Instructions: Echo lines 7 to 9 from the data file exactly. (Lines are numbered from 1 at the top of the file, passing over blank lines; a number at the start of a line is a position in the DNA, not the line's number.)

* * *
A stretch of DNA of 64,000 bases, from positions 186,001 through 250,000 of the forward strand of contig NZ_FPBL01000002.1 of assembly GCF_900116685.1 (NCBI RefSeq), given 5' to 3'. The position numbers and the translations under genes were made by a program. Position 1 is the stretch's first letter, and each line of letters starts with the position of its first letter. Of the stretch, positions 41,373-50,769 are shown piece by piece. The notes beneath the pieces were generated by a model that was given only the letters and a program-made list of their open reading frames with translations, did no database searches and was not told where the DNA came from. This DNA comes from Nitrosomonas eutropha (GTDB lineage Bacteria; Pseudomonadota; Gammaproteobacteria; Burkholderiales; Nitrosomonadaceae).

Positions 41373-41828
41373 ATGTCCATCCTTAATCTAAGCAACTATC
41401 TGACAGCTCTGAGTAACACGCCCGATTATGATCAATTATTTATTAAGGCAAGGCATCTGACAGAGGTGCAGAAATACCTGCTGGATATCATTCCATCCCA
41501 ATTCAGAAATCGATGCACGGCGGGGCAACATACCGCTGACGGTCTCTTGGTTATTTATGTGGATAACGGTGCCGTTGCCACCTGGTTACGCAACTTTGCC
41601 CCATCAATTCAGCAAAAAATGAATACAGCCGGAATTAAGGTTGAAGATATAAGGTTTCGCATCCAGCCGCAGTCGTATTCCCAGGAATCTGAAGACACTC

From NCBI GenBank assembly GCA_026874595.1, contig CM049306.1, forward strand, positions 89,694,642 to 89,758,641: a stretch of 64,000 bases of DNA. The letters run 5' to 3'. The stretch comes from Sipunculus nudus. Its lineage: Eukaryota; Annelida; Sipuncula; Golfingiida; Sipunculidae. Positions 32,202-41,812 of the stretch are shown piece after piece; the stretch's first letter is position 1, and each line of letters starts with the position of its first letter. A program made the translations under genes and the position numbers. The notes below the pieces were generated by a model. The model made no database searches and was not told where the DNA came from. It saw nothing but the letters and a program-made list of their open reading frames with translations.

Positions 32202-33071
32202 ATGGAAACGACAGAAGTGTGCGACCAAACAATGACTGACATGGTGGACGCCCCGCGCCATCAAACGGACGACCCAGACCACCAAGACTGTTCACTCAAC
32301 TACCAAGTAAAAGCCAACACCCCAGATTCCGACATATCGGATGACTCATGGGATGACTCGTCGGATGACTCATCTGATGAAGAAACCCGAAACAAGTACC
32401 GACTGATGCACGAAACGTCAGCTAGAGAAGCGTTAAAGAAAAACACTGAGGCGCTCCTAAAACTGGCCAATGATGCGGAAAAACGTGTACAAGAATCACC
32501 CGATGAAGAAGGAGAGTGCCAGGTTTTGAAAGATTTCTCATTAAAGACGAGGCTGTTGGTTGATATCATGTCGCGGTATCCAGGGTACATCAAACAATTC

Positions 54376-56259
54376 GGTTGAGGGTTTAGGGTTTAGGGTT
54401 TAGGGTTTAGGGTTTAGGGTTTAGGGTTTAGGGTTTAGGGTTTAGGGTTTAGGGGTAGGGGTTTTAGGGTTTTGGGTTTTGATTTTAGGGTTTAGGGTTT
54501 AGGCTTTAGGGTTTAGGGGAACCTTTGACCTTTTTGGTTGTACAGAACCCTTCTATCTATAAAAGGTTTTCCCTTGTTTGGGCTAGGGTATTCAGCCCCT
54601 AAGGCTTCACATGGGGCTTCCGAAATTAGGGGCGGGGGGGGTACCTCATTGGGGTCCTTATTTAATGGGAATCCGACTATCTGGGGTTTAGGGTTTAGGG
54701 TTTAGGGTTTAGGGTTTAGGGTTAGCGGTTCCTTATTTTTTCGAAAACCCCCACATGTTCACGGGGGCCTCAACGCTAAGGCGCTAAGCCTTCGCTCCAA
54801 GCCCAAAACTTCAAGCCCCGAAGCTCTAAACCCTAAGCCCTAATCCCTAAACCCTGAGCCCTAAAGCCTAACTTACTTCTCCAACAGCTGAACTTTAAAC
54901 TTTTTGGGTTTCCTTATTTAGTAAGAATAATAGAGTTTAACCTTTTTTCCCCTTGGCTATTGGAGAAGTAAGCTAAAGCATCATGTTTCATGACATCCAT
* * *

From NCBI GenBank assembly GCA_026874595.1, contig CM049306.1, forward strand, positions 89,694,642 to 89,758,641: a stretch of 64,000 bases of DNA. The letters run 5' to 3'. The stretch comes from Sipunculus nudus. Its lineage: Eukaryota; Annelida; Sipuncula; Golfingiida; Sipunculidae. Positions 32,202-41,812 of the stretch are shown piece after piece; the stretch's first letter is position 1, and each line of letters starts with the position of its first letter. A program made the translations under genes and the position numbers. The notes below the pieces were generated by a model. The model made no database searches and was not told where the DNA came from. It saw nothing but the letters and a program-made list of their open reading frames with translations.

Positions 32202-33071
32202 ATGGAAACGACAGAAGTGTGCGACCAAACAATGACTGACATGGTGGACGCCCCGCGCCATCAAACGGACGACCCAGACCACCAAGACTGTTCACTCAAC